Tag Archive | christianity

Faith the size of a mustard seed

“if you have faith as small as a mustard seed, you can say to this mountain, ‘Move from here to there,’ and it will move.Nothing will be impossible for you.”

On days like today I am glad that God thinks so highly of such little faith. When, like a mustard seed, it is small and hard to keep hold of. Feeling like it may be dropped and lost at any moment.

Somedays prayer is hard. Having someone to believe on our behalf stops being a criticism of church and starts to seem like a necessity. Only creeds, liturgy and the Lord’s prayer are there to hold onto. The words of others, when our own seem so hard to find. On days when it feels like faith is unable to move our own heart never mind a mountain. When we start to question the narratives we build in order to believe.

The journey of faith isn’t easy, there is drought and plenty, up and down hill.

Some will feel I shouldn’t share this. But doubt is integral to faith. Many will have days like this. This is honest, perhaps there isn’t enough honesty? Maybe someone who feels similarly one day will find this and know that they are not alone. We need to be as honest about our doubt as we are about our belief, to build it in as an expression of our faith and of our ritual.



The God Particle

As we hear the news today that scientists working in the LHC at CERN seem to have found the Higgs Boson (“God”) Particle, I thought I would reflect briefly on science and faith. I used the nick-name “God Particle” deliberately in the title of this post to set up a chance to talk about faith and science but I actually think that it is a terrible name for it, although I understand why it was given the name it has been misrepresented and is has come to suggest that the particle replaces any possibility of  God existing, which it doesn’t really do. It, however, is expected to explain why matter has mass.

When I became a Christian at the age of 16 this was one of the things that I had to work out, how does all I have been told and taught fit in with belief in God? I get the God bit but what does that mean for everything else? What started to become apparent for me is that is seems ridiculous that science and faith are so often seen as separate spheres, never to meet. To me this is a false dichotomy . Create fists with each of your hands and hold them apart, one is science and the other is faith. For many this is how they remain. Separate. If they do connect it is much more like being at loggerheads – they don’t fit well together. Now open your hands and interlock your fingers. This is a lot more how I see science and faith. Intermingled, working together – occupying the same space. Each bringing beauty to the other. Science, for me, very much reveals the awesome beauty of God’s creation. Take the human genome project, for instance. Francis Collins, who happens to be a Christian, stood next to the American President to announce the sequencing of the human genome – 3.2 Billion base pairs. How amazing, awesome and beautiful is that? And Science allows us to access this information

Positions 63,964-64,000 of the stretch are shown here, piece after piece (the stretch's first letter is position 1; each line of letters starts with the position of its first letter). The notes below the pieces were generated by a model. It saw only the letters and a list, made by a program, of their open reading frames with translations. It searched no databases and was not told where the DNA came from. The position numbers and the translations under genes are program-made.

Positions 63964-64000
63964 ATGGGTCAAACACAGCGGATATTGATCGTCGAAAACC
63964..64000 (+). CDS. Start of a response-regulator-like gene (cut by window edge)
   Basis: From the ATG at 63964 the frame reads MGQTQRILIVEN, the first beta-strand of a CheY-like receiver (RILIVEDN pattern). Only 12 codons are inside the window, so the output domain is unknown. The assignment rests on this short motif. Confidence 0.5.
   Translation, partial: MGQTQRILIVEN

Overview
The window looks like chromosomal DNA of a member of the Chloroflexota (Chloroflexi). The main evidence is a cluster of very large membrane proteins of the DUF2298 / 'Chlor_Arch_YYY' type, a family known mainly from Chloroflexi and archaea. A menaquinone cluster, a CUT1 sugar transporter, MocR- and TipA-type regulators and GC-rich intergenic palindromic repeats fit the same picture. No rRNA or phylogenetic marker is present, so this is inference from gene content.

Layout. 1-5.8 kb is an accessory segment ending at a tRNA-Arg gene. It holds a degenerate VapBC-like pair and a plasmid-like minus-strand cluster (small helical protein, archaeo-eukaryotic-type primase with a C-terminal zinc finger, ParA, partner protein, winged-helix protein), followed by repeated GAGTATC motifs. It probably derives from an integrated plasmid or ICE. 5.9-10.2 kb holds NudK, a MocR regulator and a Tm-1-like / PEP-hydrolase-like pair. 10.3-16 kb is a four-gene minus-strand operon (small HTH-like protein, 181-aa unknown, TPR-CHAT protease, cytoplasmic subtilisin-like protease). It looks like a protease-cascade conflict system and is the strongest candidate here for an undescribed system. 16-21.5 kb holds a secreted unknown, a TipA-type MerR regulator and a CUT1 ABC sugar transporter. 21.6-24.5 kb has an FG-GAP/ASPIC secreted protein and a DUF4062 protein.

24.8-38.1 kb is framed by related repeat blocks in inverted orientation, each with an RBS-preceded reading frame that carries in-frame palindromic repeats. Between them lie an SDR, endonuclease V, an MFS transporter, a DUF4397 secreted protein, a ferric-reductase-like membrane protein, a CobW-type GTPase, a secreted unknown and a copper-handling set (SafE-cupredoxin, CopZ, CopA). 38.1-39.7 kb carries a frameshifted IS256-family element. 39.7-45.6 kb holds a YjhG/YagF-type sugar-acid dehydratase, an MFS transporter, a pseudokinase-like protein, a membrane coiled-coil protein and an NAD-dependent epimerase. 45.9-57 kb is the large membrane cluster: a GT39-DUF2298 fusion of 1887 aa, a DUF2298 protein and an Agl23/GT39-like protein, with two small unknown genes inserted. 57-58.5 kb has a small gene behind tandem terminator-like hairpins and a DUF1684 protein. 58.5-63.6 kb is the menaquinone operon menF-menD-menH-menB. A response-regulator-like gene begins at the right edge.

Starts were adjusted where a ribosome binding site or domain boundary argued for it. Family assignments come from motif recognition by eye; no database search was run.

I don’t believe that the Bible is incompatible with Science, in fact, I think it sometimes surprises us with it’s compatibility with it.
But the Bible isn’t, wasn’t intended to be and it is a mistake to try and make it a science textbook – it just isn’t. It is a story of the understanding and relationship between God and man, up until the first century. The writing styles vary – poetry and metaphor are used. The creation story in genesis may not have literally happened, but, it still contains the truth of the message. Take a fable, we understand that what we are being told didn’t actually happen but that we are menat to take the meaning from within it.
For me God may be behind the big bang – his great creation plan to “let the Earth bring forth”. And finding the Higgs Boson doesn’t change that. But it does, once again, reveal the beauty of the creation initiated by God, however he decided to do that.

This post “Genesis supports evolution“, from the Messianic Progressive blog, is worth a read – really interesting to see how the narrative within Genesis may fit with the chronology of evolution.

Darkness Within – Machine Head

Whilst listening to Machine Head’s latest album this one caught my attention. I find something spiritual within it. It speaks of wrestling with pain and suffering, and doubt; trying to make sense of it. Knowing what I’ve been interested by, reading and thinking about over the last year or so I suppose it’s no great surprise that this song interests me.

Here in this darkess that I lay,
Depression heavy in it’s weigh,
And how my body aches to leave,
To sing it’s final eulogy.
My sons I love you evermore,
And though the road beckons once more,
I see the damage that I’ve done,
And search for redemption.
But I am just a broken man,
Whose soul cries out to understand,
How the madness shatters me,
Upon the stage on bended knee,
I scream aloud at skies above,
That answer mute bereft in love,
I struggle not to fall from grace,
I sing the hyms of my disgrace.We build Cathedrals to our pain,
Establish monuments to attain,
Freedom from all of the scars and the sins,
Lest we drown in the darkness within.Mysteries forgotten chords,
I strum in vain to please the lord,
But he has never answered me,
And faith has waned eternaly.
In empty men who pass along,
The woes of all religions wrong,
Now the shadowed veil it falls,
Heed the Clarion call.
So pray to music,
Build a shrine,
Worship in these desperate times
Fill your heart with every note,
Cherish it and cast afloat.
Cause God is in these clef and tone,
Salvation is found alone,
Haunted by it’s melody,
Music, it will set you free.(Let it set you free)We build Cathedrals to our pain,
Establish monuments to attain,